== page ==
There's no question about the teamwork that was involved with recording those songs.
He communicated with us with his fists and his body
and he would sing parts.
And we communicated with him by understanding
and playing musically what he was saying.
# It's a lovely song
# Sweet music, honey
# It's just a line
# But it tells a story
# You've got to get the message
# A strong message, honey
# A lovely line, baby
# I'm worried in mind, watch me... #
# Your turn
# Everybody's turn
# One more time
# Fa-fa-fa-fa-fa-fa-fa-fa. #
Otis enjoyed a flow of hits into the R&B charts.
But neither his managers, Phil and Alan Waldon, nor Stax, had cracked the pop market
despite their links with powerful Atlantic Records.
So they turned their attention to the packaging.
The problem was, in America with the racism there,
to put that black male on the cover
would turn off everybody from radio to consumers.
So let's find attractive girls and put the girls on the cover
because that kind of minimises that problem
when you hear the music and you're looking at this beautiful girl
and hearing Otis sing like he's singing to these women.
He thought it would be easier, and it was,
to get product positioned in store and get it sold in the marketplace.
# Draw back your bow... #
Stax were also testing the marketplace on the other side
of the Atlantic where their girly covers helped get the music
to a youth market hungry for the authentic sounds of the Deep South.
When the albums came out, he wasn't on them which was rather odd,
but that was a strange marketing thing from a lot of American companies in those days,
is not to have a black man on the cover of your record.
But Otis Blue was a major breakthrough.
It really broadened the market for his music.
Are there any pop songs whose words are really good and mean a lot to you,
that are, say, very sincere?
Otis Redding, My Girl. He sort of sings about something in particular.
That's why we like coloured singers because their voices are so pure.
# I've got sunshine
# On a cloudy day
# And it's cold outside
# I've got the month of May. #
The children of the '60s loved that black American sound.
Otis sang as if his heart was in his throat
and that little torn part just pulled at your heartstrings.
I think you could totally relate to him.
He was a professor. He had got a degree in knowing how to cut it.
The first time I heard Otis, I was going out with a girl called...
What was her name now? Bloody hell! Jenny Rylands.
And she lived in Notting Hill Gate
and she was given the Otis Blue album.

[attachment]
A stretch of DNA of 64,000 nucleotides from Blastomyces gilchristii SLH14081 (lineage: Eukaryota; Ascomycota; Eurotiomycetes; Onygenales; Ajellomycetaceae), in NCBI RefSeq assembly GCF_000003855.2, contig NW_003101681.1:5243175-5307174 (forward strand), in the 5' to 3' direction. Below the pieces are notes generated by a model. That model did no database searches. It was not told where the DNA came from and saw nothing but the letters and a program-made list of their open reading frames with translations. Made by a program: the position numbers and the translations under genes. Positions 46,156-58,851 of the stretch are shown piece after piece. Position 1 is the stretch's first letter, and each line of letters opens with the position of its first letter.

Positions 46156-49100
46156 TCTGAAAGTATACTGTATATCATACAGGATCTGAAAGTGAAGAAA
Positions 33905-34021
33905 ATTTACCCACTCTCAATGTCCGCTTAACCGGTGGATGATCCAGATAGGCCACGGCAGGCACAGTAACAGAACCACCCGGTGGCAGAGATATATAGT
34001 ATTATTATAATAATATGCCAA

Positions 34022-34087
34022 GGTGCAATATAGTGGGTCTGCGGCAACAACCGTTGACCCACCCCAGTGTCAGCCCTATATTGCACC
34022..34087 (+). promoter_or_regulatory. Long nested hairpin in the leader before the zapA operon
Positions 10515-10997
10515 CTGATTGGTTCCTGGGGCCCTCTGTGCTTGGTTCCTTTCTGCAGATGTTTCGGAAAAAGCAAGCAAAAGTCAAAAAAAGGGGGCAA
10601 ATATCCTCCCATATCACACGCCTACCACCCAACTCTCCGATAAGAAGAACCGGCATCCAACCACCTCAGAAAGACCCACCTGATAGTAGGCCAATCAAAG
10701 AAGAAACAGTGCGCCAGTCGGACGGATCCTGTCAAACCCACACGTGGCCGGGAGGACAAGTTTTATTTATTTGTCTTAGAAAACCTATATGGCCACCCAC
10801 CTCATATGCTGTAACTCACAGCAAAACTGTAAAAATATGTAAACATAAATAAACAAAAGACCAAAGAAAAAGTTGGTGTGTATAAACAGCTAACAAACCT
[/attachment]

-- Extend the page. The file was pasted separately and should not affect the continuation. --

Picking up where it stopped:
It was amazing.
Otis appealed to me because, especially as a recorder,
because it always sounded like it was one take.
The first or the second take, they would use.
You knew Otis Redding's records.
I mean, the way he did them, you knew them.
You didn't guess on who was it. It was Otis.
# I don't know much about my history... #
Despite the fact that Otis was gaining an ever broader fan base,
the only chance of hearing him on the airwaves was to tune into
the pirate radioships, which got their records straight from Stax.
We couldn't get our music played on the BBC
and it was the pirates offshore, whom I was in contact with,
that was playing and popularising Otis Redding.
So amongst the real music lovers, Otis Redding had a fan base.
# I don't know much about geography
# Don't know much about trigonometry... #
When Al Bell and Stax got hear of Otis's devoted following,
they sent him to Britain to test the waters.
Why is soul music the biggest thing there is in England now, in your opinion?
Actually, I think the English kids want to get more of the rhythm and blues music.
They've heard a lot of the English music
and I think they want to make a little change or something
and hear some of the soul music.
The audience tuning in to Ready, Steady, Go!
were astonished to see Otis in the flesh.
This whole show would become his tribute
to the British Beat scene.
# I can't turn you lose now
# If I do I'm gonna loose my life
# Ooh, I can't never turn you lose now
# If I do I'm gonna loose my life
# Well, I can't turn you lose to nobody
# I love you, baby, yes I do
# Oh, baby, hip shakin' mama I told you
# I'm in love with only you
# Honey, babe you do it, baby, don't ya?
# I wanna give you everything that you want
# Let me hear you... #
Well, it was the height of the mods, those days,
and it was a mod audience.
When the camera sweeps around
it's all mods doing their little mod dances, you know,
show their mum and dads that they were there.
Every song was suddenly played at breakneck speed.
The dancers had to dance much harder than they had during rehearsals.
It was like suddenly the whole show was on purple hearts, it was great!
# Everybody give a little
# Girl, you got soul now... #
I wanted to see Otis Redding.
And I did, so I went backstage and we had a picture taken together.
There is a picture of us both.
And then he said to me, that first record that I made, you know,
he said, "Your first album,"
he said, "Every track was a single on there."
I said, "Oh, thank you very much."
You know, coming from Otis Redding. Unbelievable.
# Just shake
# That's the way you do it, now Shake
# Doggone-gone, baby, now Shake! #
Otis was familiar with the young singers